1. Milan struggled to cope with Peter Crouch
Milan's centre-half pairing of Alessandro Nesta and Thiago Silva is one of the shortest around, at 6ft 2in and 6ft 0in respectively. As a result, they had no chance of beating 6ft 7in Peter Crouch in the air by fair means, so they resorted to the dark arts to get one over their rival, putting their bodies in the way to impede his leaps for the ball. It was a dangerous game, because go too far and it's a penalty. But referee Frank de Bleeckere seemed happy even though the Milan players were making little attempt to get the ball.
Crouch played a key role in keeping Milan on their toes, particularly in the first half when the Italians were dominant. He had one good chance in the first minute of the second half, but mistimed his header horribly.
2. Tottenham's boy from Brazil gets them moving
It's carnival time in Rio but in N17 last night Tottenham's Brazilian midfielder Sandro had his mind on more prosaic matters, patrolling the area in front of his back four and keeping an eye on his compatriots Robinho and Alexandre Pato.
Sandro, who is a week away from his 22nd birthday, was outstanding and played with class and maturity in the holding midfield role. One tackle especially, when Zlatan Ibrahimovic was poised to launch a dangerous counter-attack, was particularly eye-catching, and put Spurs back on the front foot.
It was all a far cry from his first experience of the competition in September, when he turned up at Stansted Airport before the group game in Werder Bremen, only to hear he was not eligible having been left out of the 25-man Champions League squad. The £7m spent recruiting him from Internacional in the summer now looks like a steal.
3. Modric couldn't get into the game
Tottenham struggled to get enough of the ball in midfield, and as a result Luka Modric was starved of the possession he needs.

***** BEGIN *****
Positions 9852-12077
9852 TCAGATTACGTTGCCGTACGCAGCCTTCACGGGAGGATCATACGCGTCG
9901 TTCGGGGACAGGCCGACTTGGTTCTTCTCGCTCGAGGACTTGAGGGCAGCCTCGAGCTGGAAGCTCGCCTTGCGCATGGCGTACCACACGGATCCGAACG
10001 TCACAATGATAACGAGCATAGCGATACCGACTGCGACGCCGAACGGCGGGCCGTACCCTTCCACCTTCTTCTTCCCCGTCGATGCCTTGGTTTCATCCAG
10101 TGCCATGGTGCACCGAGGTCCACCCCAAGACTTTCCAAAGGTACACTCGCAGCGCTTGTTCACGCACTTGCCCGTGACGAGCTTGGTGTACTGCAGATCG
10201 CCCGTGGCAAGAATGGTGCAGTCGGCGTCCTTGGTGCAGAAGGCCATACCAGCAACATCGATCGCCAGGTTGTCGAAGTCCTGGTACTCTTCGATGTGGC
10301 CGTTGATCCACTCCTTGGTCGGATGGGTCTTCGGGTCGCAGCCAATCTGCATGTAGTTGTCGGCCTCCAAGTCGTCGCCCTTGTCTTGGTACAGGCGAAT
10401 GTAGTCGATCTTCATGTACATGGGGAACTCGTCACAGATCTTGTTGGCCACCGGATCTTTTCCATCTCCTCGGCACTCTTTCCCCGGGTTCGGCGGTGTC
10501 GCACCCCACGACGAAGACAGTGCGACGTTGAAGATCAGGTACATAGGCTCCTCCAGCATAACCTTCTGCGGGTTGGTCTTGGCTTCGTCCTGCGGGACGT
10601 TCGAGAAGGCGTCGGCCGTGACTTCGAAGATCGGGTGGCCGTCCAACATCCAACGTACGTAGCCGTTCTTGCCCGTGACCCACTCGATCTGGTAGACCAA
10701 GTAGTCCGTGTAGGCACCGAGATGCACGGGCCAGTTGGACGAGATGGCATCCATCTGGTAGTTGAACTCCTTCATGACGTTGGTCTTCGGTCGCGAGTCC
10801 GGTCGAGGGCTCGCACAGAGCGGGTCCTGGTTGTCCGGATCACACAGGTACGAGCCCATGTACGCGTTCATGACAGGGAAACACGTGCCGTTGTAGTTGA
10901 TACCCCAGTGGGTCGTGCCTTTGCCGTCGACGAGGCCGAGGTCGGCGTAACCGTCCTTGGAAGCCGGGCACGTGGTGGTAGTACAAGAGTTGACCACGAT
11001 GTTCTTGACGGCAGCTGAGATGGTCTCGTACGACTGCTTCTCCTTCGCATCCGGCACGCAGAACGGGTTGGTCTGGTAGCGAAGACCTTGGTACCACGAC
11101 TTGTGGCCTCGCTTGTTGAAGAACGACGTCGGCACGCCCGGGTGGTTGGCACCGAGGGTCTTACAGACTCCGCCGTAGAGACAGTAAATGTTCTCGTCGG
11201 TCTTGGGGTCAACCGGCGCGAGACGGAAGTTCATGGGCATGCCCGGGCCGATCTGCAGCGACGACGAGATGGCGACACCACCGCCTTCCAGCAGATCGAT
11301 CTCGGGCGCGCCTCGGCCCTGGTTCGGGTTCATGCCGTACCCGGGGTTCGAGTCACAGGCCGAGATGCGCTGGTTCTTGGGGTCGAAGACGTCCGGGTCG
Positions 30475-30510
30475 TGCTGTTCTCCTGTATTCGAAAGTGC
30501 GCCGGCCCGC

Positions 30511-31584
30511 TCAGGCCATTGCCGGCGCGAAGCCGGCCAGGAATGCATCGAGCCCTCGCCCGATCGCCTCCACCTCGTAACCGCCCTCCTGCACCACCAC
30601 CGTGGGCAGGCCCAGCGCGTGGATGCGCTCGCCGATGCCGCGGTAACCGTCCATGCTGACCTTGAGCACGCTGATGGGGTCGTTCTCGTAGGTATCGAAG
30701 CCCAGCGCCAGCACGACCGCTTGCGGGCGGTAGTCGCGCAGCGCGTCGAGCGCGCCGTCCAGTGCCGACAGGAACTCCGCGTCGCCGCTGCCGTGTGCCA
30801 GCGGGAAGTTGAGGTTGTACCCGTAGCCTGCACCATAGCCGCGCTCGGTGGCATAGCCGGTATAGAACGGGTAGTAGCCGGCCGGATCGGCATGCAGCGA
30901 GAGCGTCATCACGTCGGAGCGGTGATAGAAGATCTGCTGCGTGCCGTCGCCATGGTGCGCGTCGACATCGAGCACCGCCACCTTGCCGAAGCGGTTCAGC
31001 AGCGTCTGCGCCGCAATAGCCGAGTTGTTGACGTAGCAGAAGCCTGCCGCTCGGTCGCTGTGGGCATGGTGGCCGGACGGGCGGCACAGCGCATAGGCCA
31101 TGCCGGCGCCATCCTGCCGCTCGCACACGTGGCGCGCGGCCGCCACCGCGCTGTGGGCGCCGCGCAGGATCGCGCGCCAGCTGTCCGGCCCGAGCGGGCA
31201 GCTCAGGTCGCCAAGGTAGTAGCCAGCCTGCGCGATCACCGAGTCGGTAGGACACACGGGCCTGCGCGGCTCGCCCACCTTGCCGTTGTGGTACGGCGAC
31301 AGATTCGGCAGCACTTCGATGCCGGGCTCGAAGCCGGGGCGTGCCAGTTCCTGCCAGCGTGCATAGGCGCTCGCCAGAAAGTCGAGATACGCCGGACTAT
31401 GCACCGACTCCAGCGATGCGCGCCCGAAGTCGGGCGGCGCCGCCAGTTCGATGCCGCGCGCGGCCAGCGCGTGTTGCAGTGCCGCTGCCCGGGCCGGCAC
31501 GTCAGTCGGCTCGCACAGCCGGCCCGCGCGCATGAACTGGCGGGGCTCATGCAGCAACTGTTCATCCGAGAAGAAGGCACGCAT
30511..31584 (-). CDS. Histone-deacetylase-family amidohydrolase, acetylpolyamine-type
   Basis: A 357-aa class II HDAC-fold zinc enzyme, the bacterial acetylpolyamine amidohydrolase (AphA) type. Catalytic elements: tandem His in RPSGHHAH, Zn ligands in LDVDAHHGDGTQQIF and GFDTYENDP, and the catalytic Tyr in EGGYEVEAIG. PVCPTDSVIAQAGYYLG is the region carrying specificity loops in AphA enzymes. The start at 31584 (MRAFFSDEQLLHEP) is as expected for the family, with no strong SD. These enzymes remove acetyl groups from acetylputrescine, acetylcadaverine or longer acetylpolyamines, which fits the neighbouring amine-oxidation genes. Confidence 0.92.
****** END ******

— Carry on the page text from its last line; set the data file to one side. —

The Croatian playmaker instead had to drop back to help out Sandro, a task he performed willingly but at the cost of his preferred creative role. The situation improved in the second half but Milan were clearly aware that Tottenham play their best football when Modric is at the hub of it all, and they worked hard to deny him the time and space in which to operate.
4. Bale was the ideal impact substitute
Gareth Bale was only fit enough to start the game on the bench, as Tottenham manager Harry Redknapp had feared. And when he came into the game in the 66th minute, the tie was still in the balance. Milan were certainly wary of Bale's devastating pace, and when he got his first chance to run at the visitors, he found three Rossoneri lining up in front of him.
The Welshman's reputation is growing all the time in Italy, after his hat-trick in San Siro against Milan's neighbours Internazionale earlier this season and should he decide to move to Italy in the near future, this is the kind of defending he can expect to see.
5. Dawson had the measure of Ibrahimovic
Milan's Swedish striker Ibrahimovic continued his poor run of form against English clubs, thanks in no small measure to a towering display from Michael Dawson at the back for Spurs.
The centre-half, the team's captain in the absence of Ledley King, may be a relative novice at this elevated level but his decision-making about when to come and when to drop off was of the highest order.
Schalke 3-1 Valencia
Schalke progressed to the quarter-final of the Champions League after beating Valencia 3-1 at the Veltins-Arena, giving them a 4-2 win on aggregate.
Valencia took the lead against the run of play through Ricardo Costa's header after 17 minutes. But the Bundesliga team equalised five minutes before the break when the Peruvian striker Jefferson Farfan, curled in a sublime free-kick.
They took the lead early in the second half when Mario Gavranovic scored from close-range. Farfan got his second, a deft chip, three minutes into injury-time. "After going 1-0 down we had nothing more to lose so we went for it," said the Schalke coach Felix Magath, who before last night had some fans calling for his dismissal.